How Many Samples?! Assessing the Mean of Parameters Important for Denitrification in High and Low Disturbance Headwater Wetlands of Central Pennsylvania

  • Aliana BritsonEmail author
  • Denice H. Wardrop


Due to large time and monetary costs involved with sampling for denitrification and other biogeochemical processes, many studies are limited to only a few samples per site. However, denitrification is a highly spatially and temporally variable process due to high variability of the biogeochemical parameters underpinning denitrification such as nitrate (NO3), dissolved organic carbon (DOC), dissolved oxygen (DO), temperature, and pH. Accurately assessing wetlands for the means of parameters underpinning denitrification is vital, as inaccurate means can result in incorrect estimates of wetland-scale denitrification as well as inaccurate parameterization and validation of denitrification models. To examine adequate sample size for these parameters, shallow groundwater samples were collected from twenty wells each at two high disturbance (surrounded by agriculture) and two low disturbance (surrounded by forest) headwater riparian wetlands in central Pennsylvania on May 21st, 2013. A Monte Carlo analysis was used along with a cutoff of 10 % coefficient of variation to assess the appropriate number of samples required to accurately assess mean temperature, pH, DO, DOC, and NO3 within headwater wetlands. Temperature and pH required only one sample to accurately assess the site mean. DO required seven or more samples, while DOC and NO3 required ten or more samples to accurately assess the site mean. No differences were noted in required sample size between high and low disturbance sites. These results highlight the importance of taking numerous samples for wetland denitrification studies.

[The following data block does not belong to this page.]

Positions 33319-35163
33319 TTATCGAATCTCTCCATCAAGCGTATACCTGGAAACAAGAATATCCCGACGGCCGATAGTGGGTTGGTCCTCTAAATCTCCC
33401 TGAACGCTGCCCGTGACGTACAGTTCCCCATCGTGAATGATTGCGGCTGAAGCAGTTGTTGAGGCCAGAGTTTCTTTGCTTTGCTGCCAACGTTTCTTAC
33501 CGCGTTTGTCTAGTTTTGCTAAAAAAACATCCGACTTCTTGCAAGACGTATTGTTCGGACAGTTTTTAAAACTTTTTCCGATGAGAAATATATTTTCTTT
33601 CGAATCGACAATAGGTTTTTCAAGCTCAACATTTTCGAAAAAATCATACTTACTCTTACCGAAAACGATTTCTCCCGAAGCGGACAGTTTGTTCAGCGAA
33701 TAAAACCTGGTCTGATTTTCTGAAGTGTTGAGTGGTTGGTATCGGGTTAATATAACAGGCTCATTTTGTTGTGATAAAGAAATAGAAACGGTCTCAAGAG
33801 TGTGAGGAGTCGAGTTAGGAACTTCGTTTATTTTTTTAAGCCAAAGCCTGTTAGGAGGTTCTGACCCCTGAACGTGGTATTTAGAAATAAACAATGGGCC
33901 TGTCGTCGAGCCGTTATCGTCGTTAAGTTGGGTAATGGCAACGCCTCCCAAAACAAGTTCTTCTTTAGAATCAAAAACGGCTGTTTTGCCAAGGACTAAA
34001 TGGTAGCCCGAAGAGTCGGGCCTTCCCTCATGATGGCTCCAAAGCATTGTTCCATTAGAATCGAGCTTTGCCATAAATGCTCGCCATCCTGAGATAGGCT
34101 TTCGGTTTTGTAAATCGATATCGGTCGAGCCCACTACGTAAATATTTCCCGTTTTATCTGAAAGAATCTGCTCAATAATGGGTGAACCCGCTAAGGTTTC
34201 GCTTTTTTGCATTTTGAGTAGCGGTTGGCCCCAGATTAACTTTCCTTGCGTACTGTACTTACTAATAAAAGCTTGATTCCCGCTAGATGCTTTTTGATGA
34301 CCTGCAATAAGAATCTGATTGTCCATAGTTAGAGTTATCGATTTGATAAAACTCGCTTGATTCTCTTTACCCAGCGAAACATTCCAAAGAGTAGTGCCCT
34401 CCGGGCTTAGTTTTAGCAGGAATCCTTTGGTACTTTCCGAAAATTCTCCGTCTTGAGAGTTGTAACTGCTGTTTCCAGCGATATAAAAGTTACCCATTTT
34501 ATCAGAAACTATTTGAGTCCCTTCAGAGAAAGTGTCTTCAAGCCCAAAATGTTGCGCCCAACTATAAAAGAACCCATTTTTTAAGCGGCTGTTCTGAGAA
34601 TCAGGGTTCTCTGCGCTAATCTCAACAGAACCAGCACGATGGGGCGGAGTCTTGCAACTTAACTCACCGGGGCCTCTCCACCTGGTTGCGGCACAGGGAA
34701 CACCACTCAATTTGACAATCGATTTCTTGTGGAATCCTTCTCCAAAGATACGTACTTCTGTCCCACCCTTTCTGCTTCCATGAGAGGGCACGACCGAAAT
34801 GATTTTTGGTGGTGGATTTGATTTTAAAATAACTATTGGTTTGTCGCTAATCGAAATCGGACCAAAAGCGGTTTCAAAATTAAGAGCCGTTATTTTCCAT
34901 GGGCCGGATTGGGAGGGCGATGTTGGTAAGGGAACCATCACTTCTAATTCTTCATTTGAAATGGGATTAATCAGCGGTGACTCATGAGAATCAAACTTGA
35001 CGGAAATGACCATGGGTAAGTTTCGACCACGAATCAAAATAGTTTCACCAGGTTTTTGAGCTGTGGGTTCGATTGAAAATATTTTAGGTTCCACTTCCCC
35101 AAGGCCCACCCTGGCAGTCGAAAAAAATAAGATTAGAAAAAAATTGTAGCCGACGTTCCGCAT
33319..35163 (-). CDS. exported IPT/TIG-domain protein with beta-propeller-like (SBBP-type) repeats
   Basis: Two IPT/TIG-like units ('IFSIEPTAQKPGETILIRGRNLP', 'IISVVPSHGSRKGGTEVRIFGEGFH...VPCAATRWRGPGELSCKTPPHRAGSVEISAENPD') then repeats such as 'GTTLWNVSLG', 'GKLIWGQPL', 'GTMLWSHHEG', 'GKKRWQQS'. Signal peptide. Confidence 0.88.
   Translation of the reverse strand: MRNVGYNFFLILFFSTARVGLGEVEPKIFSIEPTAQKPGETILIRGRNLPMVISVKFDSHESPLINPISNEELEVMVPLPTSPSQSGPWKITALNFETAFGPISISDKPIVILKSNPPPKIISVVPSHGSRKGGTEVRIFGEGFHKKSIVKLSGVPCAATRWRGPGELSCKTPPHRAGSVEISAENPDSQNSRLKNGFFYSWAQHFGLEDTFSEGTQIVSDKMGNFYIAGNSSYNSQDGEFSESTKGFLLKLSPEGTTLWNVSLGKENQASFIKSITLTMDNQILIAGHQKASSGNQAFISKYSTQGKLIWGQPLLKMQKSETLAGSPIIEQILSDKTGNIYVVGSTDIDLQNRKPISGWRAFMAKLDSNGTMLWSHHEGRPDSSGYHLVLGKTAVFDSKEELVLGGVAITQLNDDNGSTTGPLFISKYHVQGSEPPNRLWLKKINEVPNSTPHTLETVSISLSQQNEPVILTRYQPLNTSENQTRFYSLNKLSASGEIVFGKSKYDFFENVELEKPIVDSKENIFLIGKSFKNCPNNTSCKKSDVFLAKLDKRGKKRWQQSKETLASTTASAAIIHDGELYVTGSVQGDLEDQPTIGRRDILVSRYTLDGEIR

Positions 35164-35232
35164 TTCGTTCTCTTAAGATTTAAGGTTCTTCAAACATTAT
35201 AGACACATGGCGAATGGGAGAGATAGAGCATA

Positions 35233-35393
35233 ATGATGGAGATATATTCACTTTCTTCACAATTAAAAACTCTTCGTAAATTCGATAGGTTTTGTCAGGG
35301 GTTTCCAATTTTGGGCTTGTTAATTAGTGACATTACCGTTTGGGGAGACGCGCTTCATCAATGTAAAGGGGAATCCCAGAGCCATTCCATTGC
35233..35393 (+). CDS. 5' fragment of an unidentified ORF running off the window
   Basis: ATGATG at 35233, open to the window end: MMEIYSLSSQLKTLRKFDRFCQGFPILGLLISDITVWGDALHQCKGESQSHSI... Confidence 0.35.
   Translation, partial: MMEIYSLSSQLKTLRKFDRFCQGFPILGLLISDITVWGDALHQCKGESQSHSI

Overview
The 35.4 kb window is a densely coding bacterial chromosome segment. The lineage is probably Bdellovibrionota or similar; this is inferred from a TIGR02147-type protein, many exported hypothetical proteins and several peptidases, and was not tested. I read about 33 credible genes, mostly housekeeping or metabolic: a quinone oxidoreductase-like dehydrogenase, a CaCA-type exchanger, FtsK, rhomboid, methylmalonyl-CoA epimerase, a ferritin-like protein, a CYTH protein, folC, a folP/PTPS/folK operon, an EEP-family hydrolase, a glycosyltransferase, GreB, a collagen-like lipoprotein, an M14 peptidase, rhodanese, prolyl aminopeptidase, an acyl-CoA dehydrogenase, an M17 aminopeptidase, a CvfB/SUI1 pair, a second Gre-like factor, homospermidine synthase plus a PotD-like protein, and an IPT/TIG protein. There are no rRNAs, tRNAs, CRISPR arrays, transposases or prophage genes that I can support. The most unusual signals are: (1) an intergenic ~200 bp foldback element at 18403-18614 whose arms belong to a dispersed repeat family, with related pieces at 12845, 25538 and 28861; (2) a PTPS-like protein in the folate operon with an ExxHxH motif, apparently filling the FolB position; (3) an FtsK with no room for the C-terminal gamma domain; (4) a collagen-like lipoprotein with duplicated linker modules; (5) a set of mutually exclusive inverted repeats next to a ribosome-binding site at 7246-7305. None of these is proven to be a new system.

Denitrification Sample size Headwater wetlands Dissolved organic carbon Nitrate 



Funding for this work was provided by the United States Environmental Protection Agency (Grant #R834262), the National Aeronautics and Space Administration, and The Pennsylvania State University. We would like to thank the Pennsylvania Department of Conservation and Natural Resources, The Pennsylvania State Experimental Forest, and Larry Suwak for wetland access. We thank Karol Confer with and Michael Brown for assistance with water sample analysis. We wish to acknowledge Dr. Jessica Moon for assistance with the Monte Carlo simulation R code. Last but not least, we also appreciate field assistance from Bret Dietz, Marla Korpar, Kyle Martin, Danny Molinaro, and Jason Britson.


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Copyright information

© Springer International Publishing Switzerland 2016

Authors and Affiliations

  1. 1.Geography DepartmentPenn State UniversityUniversity ParkUSA

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